Fall 2018

Fall 2018 • Talent Economy

Editor’s Note

Lauren Dixon, Senior Editor
ldixon@talenteconomy.io

A

s a child, my parents would occasionally take vacations that involved scuba diving, leaving me to spend quality time with my grandparents (read: eating lots of delicious food and candy). Upon their return, my parents would relay tales of their adventures, including swimming with wild dolphins and dancing underwater with turtles. Amid the exciting stories, my mom shared with me how divers communicate underwater. Before I ever earned my certification, I knew the symbols for boat, shark and other basics.

When scuba diving, verbal communication is limited. I can hear my mother’s muffled cursing when her underwater camera freezes up (often), but communication is otherwise limited to hand gestures, underwater writing slates, noisemakers or use of lights. As dive groups find certain creatures, they often know the corresponding hand gestures to indicate what they see.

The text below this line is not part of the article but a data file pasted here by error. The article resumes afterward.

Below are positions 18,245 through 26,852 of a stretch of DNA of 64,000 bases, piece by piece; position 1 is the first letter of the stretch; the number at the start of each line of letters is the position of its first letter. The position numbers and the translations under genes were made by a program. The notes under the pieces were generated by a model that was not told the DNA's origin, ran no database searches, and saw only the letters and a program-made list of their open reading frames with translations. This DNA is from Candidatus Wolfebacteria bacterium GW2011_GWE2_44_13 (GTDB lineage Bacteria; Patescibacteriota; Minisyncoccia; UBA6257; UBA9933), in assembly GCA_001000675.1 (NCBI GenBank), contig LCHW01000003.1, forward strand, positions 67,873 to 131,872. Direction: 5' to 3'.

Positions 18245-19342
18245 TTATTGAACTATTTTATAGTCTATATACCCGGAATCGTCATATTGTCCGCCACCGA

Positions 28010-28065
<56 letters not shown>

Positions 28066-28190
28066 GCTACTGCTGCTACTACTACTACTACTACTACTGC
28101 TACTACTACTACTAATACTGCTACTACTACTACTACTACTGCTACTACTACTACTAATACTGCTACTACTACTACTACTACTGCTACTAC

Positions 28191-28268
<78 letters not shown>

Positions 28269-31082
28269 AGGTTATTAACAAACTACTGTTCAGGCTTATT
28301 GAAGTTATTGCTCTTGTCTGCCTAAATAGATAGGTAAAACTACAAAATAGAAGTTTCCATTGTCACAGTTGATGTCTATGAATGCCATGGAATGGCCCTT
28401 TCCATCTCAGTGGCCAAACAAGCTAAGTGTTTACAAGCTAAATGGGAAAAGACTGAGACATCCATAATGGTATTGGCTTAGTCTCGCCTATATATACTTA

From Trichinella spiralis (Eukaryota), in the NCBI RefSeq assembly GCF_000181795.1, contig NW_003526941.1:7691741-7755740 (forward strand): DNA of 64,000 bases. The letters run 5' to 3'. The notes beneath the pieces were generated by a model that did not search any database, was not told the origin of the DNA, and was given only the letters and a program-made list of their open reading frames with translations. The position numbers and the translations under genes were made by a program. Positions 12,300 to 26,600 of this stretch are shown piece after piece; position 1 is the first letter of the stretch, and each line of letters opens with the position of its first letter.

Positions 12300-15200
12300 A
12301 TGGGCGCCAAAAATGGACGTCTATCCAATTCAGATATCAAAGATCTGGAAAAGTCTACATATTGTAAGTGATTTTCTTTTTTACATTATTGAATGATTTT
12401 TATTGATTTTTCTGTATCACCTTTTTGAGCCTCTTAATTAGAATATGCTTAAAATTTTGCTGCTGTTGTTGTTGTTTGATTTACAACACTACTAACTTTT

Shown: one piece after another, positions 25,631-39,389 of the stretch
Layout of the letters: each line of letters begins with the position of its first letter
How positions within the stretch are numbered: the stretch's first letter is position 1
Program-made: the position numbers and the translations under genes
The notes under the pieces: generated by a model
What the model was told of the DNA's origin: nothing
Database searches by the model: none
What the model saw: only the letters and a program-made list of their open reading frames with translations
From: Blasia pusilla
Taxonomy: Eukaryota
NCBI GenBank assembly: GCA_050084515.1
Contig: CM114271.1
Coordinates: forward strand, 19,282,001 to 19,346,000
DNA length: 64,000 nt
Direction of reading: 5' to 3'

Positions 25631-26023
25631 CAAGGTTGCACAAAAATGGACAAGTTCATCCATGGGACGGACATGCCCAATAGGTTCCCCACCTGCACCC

The elusive spotted drum is a black and white fish that features a long dorsal fin and, naturally, spots. To share with other divers that we’ve found one, we mime playing a snare drum.

When we see a shark, we place a flat hand on our heads as if we have a dorsal fin. We also keep our distance.

In business, without knowing how to communicate certain concepts or projects, a shark might surprise the group, taking a bite out of performance.